SCOR: Common Cause Needed on Climate Change
The industry must move together on climate change and achieving net zero emissions, said Michel Blanc, SCOR’s CEO of Reinsurance.
SCOR recently joined seven of the world’s leading (re)insurers in forming the Net-Zero Insurance Alliance. How will you support clients as they strive for a net-zero emissions business model?
I believe that an insurers’ ESG expertise and rating will soon be as valued as financial strength.
In line with the NZIA initiative, SCOR is committed to achieving net zero by 2050. We are engaging with our clients to achieve this goal together. There are two particularly challenging aspects: one is portfolio driven and the other related to supporting actual projects that lead to carbon reduction.
On the first issue, we want to engage with our clients on their ESG practices, performance, and objectives. We are leveraging the Task Force on Climate-Related Financial Disclosures (TCFD), which was created in 2015 by the Financial Stability Board (FSB) to develop consistent climate-related financial risk disclosures for use by companies, banks, and investors in providing information to stakeholders. Importantly, we are also working closely within the NZIA to create the right framework for the industry in terms of metrics and target-setting protocols for emissions embedded within insurance portfolios.
On the more concrete actions needed to reduce CO2 emissions, we are engaging more in the development of renewable energy alternatives, such as solar and wind. The evolution of windfarms is particularly interesting in the context of floating windfarms for deep sea locations. SCOR has the construction and operational expertise needed to cover such risks.
Carbon capture techniques will also become more important. As well as technological solutions, SCOR’s agriculture team is working on specific projects with governments and insureds in natural carbon sinks using forests.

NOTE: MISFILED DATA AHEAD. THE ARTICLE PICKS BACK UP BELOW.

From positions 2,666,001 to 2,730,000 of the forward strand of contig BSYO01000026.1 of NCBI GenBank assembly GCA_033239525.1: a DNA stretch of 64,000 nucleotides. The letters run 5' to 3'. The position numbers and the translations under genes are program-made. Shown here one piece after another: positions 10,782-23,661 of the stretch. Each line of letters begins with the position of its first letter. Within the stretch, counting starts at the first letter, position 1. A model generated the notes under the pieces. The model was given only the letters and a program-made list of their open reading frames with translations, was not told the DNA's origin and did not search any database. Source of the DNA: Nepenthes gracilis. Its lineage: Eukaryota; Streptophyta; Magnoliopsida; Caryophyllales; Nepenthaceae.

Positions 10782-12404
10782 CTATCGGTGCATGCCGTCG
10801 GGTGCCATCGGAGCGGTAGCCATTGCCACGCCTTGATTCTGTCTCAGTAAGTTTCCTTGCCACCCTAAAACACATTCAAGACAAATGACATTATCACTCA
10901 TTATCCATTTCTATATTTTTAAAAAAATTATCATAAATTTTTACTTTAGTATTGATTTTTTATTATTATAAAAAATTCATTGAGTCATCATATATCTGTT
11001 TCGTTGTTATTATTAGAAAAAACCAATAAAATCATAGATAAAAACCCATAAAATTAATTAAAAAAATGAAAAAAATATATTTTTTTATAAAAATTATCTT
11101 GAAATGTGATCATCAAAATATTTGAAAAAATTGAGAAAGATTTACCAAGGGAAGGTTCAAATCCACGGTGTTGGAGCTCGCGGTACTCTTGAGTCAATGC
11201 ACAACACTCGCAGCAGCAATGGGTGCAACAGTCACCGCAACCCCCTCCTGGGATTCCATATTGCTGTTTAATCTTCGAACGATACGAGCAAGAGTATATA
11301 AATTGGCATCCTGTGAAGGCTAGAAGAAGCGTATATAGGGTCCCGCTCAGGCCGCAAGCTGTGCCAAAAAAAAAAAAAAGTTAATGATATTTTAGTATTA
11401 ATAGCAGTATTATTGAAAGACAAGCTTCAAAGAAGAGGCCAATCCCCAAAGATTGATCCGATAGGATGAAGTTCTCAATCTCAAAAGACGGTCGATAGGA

Is it possible to see net zero as an opportunity?
Offshore windfarm insurance is already one third of our energy portfolio in terms of premiums. Clearly, new energy is a business segment that insurers should be careful not to miss out on– it’s an opportunity for both insurers and reinsurers that have the technical expertise. The expertise we have developed at SCOR will obviously be useful to clients that wish to expand in the area.
I believe that an insurers’ individual ESG expertise and rating will soon be as valued as financial strength.
Do you feel that the (re)insurance industry is sufficiently engaged with climate change risk?
It varies depending on the region and area of climate change. P&C insurers are aware of climate change, but concrete action from them is limited. ESG thinking among many P&C insurers is unfortunately often rather superficial.
The industry is engaged in the physical risk implications of climate change and its effect on events. But the industry is less engaged in terms of transition risk where there is less certainty on the outcome, or its ramifications to do with budgets, litigation, technology. Therefore, there is less commitment.
P&C insurers are aware of climate change, but concrete action from them is limited.
There is a lot of uncertainty around climate related litigation, and we think it will increase as more governments increasingly legislate to support their net-zero carbon ambitions.